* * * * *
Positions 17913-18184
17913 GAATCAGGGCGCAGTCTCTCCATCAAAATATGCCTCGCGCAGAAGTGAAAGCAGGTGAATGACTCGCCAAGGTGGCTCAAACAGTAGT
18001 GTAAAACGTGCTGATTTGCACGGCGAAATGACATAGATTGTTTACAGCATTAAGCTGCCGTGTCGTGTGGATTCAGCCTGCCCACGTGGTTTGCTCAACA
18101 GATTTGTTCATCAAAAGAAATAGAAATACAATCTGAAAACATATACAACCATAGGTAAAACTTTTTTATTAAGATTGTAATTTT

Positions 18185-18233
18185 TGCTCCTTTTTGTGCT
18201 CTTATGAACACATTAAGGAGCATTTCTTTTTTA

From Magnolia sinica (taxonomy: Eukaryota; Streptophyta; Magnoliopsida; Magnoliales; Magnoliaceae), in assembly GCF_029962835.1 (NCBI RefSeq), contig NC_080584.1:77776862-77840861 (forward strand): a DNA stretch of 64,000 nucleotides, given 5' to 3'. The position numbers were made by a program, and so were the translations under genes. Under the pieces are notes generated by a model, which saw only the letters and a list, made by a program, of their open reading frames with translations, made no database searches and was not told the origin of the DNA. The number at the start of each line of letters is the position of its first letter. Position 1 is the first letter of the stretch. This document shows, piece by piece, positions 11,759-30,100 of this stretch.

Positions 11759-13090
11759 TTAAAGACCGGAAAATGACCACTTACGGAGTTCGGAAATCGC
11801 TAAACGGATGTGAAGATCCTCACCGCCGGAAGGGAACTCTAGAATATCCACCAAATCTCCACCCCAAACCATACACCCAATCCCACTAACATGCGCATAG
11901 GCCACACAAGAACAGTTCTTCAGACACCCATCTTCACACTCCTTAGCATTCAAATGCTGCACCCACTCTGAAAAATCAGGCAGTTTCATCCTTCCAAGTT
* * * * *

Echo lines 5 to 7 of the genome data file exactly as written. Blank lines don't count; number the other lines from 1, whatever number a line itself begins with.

Positions 18185-18233
18185 TGCTCCTTTTTGTGCT
18201 CTTATGAACACATTAAGGAGCATTTCTTTTTTA